> when using 'pthread_exit' to exit the thread (or when using any function
> that eventually throws a C++ exception (because of VCE build) using
> ptw32_throw internal function).
> To illustrate this point I created a new test case, 'exit4.c'. It uses a
> guard object to increment a shared reference count in constructor and
> decrement it in destructor. This object is then created on stack in both
> main thread (before creating the new thread) and in the thread-function
> (i.e. reference count is increased by 2).
> If we finish the thread-function by returning from it (falling off the
> destructor for both objects is called as expected (first the
> local object and then the main thread local object). This case is
> illustrated by commenting out the macro USE_PTHREAD_EXIT in exit4.c, line
> -> the test case passes.
> On the other hand if we finish the thread-function by using
> instead of falling off the end, the destructor for the thread-function
> object is NOT called (although the destructor for main thread local
> is called). This case is illustrated by compiling with the macro
> USE_PTHREAD_EXIT in exit4.c, line 11 -> the test case fails.
> C++ resource idiom (acquire in constructor, release in destructor) is
> throughout our threaded program. The described behaviour of pthreads is
> introducing possibility of a resource leak and potential deadlock. Does
> anybody have any ideas what is happening and how to resolve the problem?
> Thank you very much for your replies and help,
> Cheers,
>         Milan
> PS0: My config -> SMP 2 x PIII/500, W2k SP1, VC++ 6 SP4, Platform SDK
> June/2001, pthreads-latest-2001_12_17 (snaphost of the CVS taken on
> 17-DEC-2001 by Ross)
> PS1: Note that the reference counting need not be protected by a mutex as
> will never be accessed simultaneously by both threads due to
> using pthread_join.
> PS2: The exit4.c file
> ===================================
> /*
>  * Test for pthread_exit().
>  *
>  * Depends on API functions: pthread_create().
>  */
> #include "test.h"
> #ifdef __cplusplus
> static const int init_counter_value = 3;
> static void *ret_value = reinterpret_cast<void *>(1);
> static int counter = init_counter_value;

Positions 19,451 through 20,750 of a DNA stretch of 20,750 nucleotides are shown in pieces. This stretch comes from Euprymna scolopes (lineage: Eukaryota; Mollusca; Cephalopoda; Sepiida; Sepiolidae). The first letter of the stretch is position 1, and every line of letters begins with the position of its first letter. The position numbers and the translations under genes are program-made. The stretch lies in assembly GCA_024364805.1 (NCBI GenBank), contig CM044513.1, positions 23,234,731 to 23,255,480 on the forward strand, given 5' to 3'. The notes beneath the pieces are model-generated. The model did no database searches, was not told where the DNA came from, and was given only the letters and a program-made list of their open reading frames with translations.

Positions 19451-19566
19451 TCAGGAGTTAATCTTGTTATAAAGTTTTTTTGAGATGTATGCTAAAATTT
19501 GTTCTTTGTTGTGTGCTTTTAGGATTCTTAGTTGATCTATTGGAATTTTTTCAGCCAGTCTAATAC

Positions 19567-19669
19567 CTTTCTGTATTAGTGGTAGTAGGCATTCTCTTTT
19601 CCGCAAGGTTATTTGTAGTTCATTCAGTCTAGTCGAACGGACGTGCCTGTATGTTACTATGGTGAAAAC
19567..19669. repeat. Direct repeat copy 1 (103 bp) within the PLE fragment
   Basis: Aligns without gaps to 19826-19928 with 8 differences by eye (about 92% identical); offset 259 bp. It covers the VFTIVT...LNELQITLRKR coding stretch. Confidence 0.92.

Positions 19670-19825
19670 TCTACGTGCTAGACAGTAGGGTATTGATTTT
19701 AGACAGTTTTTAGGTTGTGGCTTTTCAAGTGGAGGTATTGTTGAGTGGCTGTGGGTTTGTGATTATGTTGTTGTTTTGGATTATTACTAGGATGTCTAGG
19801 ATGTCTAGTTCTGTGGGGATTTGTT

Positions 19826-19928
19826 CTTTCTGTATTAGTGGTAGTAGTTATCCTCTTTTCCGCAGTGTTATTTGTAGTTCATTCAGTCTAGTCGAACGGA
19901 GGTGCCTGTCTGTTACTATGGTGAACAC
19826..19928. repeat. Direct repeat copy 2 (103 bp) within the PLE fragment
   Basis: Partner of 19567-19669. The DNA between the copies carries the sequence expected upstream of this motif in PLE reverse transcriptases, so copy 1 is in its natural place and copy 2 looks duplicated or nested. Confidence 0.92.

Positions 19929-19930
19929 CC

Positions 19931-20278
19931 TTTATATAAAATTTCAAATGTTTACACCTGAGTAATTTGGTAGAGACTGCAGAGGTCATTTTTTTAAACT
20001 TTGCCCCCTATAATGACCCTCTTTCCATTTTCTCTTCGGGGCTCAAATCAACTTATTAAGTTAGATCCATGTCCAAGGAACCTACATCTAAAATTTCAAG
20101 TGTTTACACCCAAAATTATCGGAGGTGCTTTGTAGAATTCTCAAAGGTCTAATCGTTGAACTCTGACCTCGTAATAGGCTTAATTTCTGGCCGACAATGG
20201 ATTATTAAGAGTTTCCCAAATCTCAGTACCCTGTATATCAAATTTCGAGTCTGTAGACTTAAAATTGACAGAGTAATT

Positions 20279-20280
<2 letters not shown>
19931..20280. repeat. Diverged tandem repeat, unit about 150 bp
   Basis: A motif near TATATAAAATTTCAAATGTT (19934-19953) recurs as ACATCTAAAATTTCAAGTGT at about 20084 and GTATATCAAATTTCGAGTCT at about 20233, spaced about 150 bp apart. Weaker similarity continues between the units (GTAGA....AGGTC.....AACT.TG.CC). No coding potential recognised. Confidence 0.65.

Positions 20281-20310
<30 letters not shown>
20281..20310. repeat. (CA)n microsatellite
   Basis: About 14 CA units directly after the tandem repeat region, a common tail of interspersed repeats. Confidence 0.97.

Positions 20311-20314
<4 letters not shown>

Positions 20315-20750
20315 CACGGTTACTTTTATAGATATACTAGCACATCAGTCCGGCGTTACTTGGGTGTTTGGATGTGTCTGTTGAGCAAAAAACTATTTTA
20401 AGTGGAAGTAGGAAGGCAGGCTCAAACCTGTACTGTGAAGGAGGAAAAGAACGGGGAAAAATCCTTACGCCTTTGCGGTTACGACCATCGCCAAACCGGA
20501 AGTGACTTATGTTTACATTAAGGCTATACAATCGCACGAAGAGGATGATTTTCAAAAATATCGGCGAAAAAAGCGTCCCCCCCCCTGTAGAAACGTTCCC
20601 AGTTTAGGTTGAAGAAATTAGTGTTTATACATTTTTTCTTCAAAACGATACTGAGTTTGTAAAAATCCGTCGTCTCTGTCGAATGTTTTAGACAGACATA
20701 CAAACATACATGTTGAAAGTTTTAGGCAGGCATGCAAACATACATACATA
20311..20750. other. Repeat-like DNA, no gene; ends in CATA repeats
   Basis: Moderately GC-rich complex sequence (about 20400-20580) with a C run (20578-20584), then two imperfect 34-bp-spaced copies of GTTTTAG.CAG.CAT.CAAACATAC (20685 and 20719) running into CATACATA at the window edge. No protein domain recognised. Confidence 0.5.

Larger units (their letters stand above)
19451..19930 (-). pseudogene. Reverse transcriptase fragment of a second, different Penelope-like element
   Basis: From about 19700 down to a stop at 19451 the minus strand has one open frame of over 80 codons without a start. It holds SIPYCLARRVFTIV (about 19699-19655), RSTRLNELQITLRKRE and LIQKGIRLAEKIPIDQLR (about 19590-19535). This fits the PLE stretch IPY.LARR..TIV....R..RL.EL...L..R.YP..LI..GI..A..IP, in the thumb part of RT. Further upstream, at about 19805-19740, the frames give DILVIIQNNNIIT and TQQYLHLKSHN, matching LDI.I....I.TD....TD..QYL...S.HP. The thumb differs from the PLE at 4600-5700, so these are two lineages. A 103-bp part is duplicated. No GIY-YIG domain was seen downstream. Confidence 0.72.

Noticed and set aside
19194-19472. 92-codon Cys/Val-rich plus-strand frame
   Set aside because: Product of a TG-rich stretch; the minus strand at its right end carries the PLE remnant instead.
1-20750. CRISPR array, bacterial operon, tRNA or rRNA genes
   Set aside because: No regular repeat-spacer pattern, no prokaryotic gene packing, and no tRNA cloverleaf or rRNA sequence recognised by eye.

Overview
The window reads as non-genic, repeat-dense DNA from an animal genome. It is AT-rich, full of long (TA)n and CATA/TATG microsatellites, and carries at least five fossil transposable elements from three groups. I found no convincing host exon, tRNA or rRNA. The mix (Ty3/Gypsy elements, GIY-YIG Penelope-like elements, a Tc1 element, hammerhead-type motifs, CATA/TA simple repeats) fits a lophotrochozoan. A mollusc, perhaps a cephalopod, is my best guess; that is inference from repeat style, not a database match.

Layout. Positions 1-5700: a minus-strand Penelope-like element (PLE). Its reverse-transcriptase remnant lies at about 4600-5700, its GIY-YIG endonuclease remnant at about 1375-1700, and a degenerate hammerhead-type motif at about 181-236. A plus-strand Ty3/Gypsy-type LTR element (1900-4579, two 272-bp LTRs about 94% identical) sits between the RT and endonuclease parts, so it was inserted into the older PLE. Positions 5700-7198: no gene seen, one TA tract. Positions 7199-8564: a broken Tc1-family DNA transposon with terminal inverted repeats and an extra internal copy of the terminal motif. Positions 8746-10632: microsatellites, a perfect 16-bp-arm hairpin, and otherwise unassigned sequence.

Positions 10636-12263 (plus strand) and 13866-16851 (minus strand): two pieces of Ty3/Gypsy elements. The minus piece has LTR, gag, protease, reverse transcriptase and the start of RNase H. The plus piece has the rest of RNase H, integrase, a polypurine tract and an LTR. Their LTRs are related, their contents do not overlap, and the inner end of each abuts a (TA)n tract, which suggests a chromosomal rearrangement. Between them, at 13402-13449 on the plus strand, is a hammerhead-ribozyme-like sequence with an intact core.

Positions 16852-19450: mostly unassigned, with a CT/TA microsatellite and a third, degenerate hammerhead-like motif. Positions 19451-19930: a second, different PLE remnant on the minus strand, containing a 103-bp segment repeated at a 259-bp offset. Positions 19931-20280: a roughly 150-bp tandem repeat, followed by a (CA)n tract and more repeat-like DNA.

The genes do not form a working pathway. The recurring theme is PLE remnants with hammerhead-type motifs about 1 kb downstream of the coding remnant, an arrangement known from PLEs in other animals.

> class Guard
> {
>     const char * const _str;
>     int &_ref;
>     Guard &operator=(const Guard&);
>     Guard(const Guard&);
> public:
>     Guard(const char * const str, int &ref) : _str(str), _ref(ref) {
>         printf("Construct %s [%d->%d]\n", _str, _ref, _ref+++1);
>     };
>     ~Guard() {
>         printf("~Destruct %s [%d->%d]\n", _str, _ref, _ref---1);
>     };
> };
> void *
> func(void * arg)
> {
>     Guard g("func", counter);
>     pthread_exit(arg);
>     assert(0); //Never reached with pthread_exit
>     return ret_value;
> }
> #endif /*__cplusplus */
> int main(int, char **)
> {
> #ifndef __cplusplus
>     printf("Test requires C++. Skipped.\n");
> #else
>     {
>         void *ret = 0;
>         Guard g("main", counter);
>         pthread_t id;
>         assert(0 == pthread_create(&id, 0, func, ret_value));
>         assert(0 == pthread_join(id, &ret));
>         assert(ret == ret_value);
>     }
>     assert(counter == init_counter_value);
> #endif /*__cplusplus */
>     return 0;
> }
> ===================================
> PS3: Changes to the 'tests/Makefile' (diff file, use patch):
> ===================================
> --- ..\..\pthreads\tests\Makefile       Fri Oct 26 12:12:48 2001
> +++ Makefile    Tue Dec 18 14:16:00 2001
> @@ -41,7 +41,7 @@
>           mutex1.pass  mutex1n.pass  mutex1e.pass  mutex1r.pass
> mutex3.pass  \
>           condvar1.pass  condvar2.pass  condvar2_1.pass  \
>           exit1.pass  create1.pass  equal1.pass  \
> -         exit2.pass  exit3.pass  \
> +         exit2.pass  exit3.pass exit4.pass \
>           join0.pass  join1.pass  join2.pass  \
>           mutex4.pass  mutex6.pass  mutex6n.pass  mutex6e.pass
> \
>           count1.pass  once1.pass  tsd1.pass  \
> @@ -186,6 +186,7 @@
>  exit1.pass:
>  exit2.pass: create1.pass
>  exit3.pass: create1.pass
> +exit4.pass: create1.pass
>  eyal1.pass: tsd1.pass
>  inherit1.pass: join1.pass
>  join0.pass: create1.pass
> ===================================